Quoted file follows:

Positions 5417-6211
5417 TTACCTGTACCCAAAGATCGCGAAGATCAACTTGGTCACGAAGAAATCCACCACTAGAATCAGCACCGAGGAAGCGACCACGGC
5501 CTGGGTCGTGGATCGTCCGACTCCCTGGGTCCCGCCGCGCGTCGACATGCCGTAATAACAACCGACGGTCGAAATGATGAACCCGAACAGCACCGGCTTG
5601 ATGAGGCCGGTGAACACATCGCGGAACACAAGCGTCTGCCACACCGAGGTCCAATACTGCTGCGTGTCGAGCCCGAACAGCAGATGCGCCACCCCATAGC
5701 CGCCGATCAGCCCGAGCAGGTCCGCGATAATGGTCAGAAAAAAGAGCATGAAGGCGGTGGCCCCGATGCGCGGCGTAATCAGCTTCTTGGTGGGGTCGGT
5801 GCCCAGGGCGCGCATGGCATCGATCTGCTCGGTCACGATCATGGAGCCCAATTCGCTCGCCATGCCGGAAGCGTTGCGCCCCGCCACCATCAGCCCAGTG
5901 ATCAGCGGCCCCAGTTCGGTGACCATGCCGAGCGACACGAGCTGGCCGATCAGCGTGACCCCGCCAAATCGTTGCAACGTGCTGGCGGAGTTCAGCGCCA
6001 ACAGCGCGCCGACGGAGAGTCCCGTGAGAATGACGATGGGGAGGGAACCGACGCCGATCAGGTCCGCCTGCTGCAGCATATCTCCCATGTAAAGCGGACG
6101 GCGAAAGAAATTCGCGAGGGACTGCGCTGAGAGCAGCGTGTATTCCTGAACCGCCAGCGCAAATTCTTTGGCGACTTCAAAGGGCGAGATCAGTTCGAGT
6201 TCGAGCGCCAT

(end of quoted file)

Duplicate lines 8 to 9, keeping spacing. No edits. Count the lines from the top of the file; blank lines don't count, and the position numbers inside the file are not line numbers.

6001 ACAGCGCGCCGACGGAGAGTCCCGTGAGAATGACGATGGGGAGGGAACCGACGCCGATCAGGTCCGCCTGCTGCAGCATATCTCCCATGTAAAGCGGACG
6101 GCGAAAGAAATTCGCGAGGGACTGCGCTGAGAGCAGCGTGTATTCCTGAACCGCCAGCGCAAATTCTTTGGCGACTTCAAAGGGCGAGATCAGTTCGAGT